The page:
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Visitors to Nova Scotia should spend a little time poring over a map (and this travel guide) before leaving home. It's a good idea to narrow down your options, because numerous loops, circuits, and side-trips are possible here -- and the permutations only multiply once you factor in various ferry links to the United States, New Brunswick, Prince Edward Island, and Newfoundland. You don't want to spread yourself too thin. So figuring out where to go -- and how to get there -- is the hardest work you'll need to do in a place that is quite easy to travel around once you've arrived there. The only travelers who complain about Nova Scotia are those who tried to see it all at once, in a week. That sort of approach could leave you strung out and tired. Instead, prioritize your interests and decide accordingly. Looking for picture-perfect scenes of coastal villages? Focus mostly on the South Shore, specifically the holy trinity of Chester, Lunenburg, and Mahone Bay. Drawn to hiking amid dramatic, rocky coastal vistas? Allow plenty of time for Cape Breton Island. Looking for more pastoral ocean scenery? Head for the Fundy Coast. Want to spend a quiet day canoeing? Build your trip around Kejimkujik National Park. Dying for some gourmet dining and urban buzz? Factor in a couple days in Halifax. Above all, schedule time for simply doing not much of anything. Strolling or biking in quiet lanes; picnicking on a beach; and watching the tides from docks, boat decks, and hotel porches are the best ways I know to let Nova Scotia's charms sink in at their own unhurried pace.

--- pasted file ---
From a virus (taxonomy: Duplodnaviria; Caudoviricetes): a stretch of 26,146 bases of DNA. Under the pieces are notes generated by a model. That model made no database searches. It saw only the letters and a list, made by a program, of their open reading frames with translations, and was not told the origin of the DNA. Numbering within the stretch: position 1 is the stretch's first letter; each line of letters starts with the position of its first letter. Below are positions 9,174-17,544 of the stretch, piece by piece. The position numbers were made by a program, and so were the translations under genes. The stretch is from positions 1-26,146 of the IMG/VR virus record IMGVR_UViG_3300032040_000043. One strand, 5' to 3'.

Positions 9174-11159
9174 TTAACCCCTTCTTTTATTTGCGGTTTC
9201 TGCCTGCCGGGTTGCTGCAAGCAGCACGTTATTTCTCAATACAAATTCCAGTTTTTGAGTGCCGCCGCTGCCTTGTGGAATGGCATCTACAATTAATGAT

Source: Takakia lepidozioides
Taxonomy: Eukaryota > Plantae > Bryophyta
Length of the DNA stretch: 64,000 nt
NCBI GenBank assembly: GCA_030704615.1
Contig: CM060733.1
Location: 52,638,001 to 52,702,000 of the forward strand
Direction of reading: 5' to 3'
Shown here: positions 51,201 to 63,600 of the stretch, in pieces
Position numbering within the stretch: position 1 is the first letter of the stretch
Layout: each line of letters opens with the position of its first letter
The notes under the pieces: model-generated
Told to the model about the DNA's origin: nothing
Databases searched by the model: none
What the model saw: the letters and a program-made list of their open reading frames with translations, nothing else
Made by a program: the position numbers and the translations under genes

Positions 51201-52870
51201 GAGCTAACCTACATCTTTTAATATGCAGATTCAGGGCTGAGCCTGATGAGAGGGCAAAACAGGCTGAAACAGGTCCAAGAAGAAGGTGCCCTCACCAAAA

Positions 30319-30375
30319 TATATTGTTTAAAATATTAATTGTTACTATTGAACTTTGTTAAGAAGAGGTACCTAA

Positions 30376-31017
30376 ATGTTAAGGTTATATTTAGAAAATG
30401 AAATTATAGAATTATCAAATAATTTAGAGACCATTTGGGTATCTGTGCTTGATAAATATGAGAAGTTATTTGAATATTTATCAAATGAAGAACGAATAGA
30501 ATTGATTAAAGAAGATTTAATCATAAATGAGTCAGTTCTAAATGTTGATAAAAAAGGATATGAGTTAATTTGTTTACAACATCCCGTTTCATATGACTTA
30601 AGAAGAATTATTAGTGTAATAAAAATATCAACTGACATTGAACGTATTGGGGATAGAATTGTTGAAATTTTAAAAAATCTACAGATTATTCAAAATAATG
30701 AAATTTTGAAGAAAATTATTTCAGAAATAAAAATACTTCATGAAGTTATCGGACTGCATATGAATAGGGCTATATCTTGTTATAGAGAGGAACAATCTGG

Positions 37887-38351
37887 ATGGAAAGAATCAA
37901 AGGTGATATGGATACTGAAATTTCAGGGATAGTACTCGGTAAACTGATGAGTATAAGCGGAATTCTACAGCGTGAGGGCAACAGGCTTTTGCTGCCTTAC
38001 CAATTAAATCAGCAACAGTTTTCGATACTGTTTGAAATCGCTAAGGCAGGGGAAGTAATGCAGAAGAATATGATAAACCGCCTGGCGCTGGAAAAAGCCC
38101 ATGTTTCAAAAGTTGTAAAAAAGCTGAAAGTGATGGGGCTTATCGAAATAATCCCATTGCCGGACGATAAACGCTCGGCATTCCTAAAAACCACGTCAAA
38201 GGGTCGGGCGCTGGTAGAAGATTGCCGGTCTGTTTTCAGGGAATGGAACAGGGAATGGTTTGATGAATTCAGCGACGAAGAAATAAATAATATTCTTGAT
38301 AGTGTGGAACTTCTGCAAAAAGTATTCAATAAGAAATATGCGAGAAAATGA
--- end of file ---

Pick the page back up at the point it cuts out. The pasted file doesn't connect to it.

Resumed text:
Visitor Information

 Every traveler to Nova Scotia should get a copy of the massive (400-plus-page) official tourism guide. It's comprehensive, colorful, well-organized, and free, listing most hotels, campgrounds, and attractions within the province, plus brief descriptions and current prices. (Restaurants are given only limited coverage, however; investigate those using this book and your own nose for eats.)

The tome, called the Nova Scotia Doers' & Dreamers' Guide, becomes available each year around March. Contact the province by phone (tel. 800/565-0000 or 902/424-5000), mail (Nova Scotia Department of Tourism, Culture, and Heritage, P.O. Box 456, Halifax, NS B3J 2R5), or Internet (www.novascotia.com). You can wait until you arrive in the province to obtain the visitor's guide, of course. But then you won't be able to do much advance planning.

The provincial government administers about a dozen official Visitor Information Centres (known as "VICs") throughout the province, as well as in Portland and Bar Harbor, Maine. These mostly seasonal centers are amply stocked with brochures and tended by knowledgeable staffers. In addition, virtually every town of any note has a local tourist information center filled with racks of brochures covering the entire province, staffed with local people who know the area. You won't ever be short of information. Also be sure to request the province's excellent free road map, which will begin to give you a sense of how few roads there actually are here. (What the map doesn't convey is how big the province is. Driving takes time here.)